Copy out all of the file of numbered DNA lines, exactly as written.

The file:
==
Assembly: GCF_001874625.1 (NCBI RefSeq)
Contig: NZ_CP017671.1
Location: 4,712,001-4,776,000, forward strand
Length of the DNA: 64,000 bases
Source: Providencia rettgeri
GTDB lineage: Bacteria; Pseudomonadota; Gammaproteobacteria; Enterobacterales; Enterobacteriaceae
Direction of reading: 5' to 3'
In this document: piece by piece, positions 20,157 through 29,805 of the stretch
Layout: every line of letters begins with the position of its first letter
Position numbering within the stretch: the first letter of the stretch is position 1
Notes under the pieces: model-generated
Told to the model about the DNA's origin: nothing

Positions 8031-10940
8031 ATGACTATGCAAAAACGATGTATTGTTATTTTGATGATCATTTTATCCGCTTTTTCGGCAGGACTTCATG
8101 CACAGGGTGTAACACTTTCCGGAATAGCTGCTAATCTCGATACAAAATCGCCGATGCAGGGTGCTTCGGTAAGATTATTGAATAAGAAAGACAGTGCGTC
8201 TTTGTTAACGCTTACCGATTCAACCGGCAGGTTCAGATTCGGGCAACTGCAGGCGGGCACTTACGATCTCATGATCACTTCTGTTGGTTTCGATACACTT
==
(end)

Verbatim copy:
Assembly: GCF_001874625.1 (NCBI RefSeq)
Contig: NZ_CP017671.1
Location: 4,712,001-4,776,000, forward strand
Length of the DNA: 64,000 bases
Source: Providencia rettgeri
GTDB lineage: Bacteria; Pseudomonadota; Gammaproteobacteria; Enterobacterales; Enterobacteriaceae
Direction of reading: 5' to 3'
In this document: piece by piece, positions 20,157 through 29,805 of the stretch
Layout: every line of letters begins with the position of its first letter
Position numbering within the stretch: the first letter of the stretch is position 1
Notes under the pieces: model-generated
Told to the model about the DNA's origin: nothing

Positions 8031-10940
8031 ATGACTATGCAAAAACGATGTATTGTTATTTTGATGATCATTTTATCCGCTTTTTCGGCAGGACTTCATG
8101 CACAGGGTGTAACACTTTCCGGAATAGCTGCTAATCTCGATACAAAATCGCCGATGCAGGGTGCTTCGGTAAGATTATTGAATAAGAAAGACAGTGCGTC
8201 TTTGTTAACGCTTACCGATTCAACCGGCAGGTTCAGATTCGGGCAACTGCAGGCGGGCACTTACGATCTCATGATCACTTCTGTTGGTTTCGATACACTT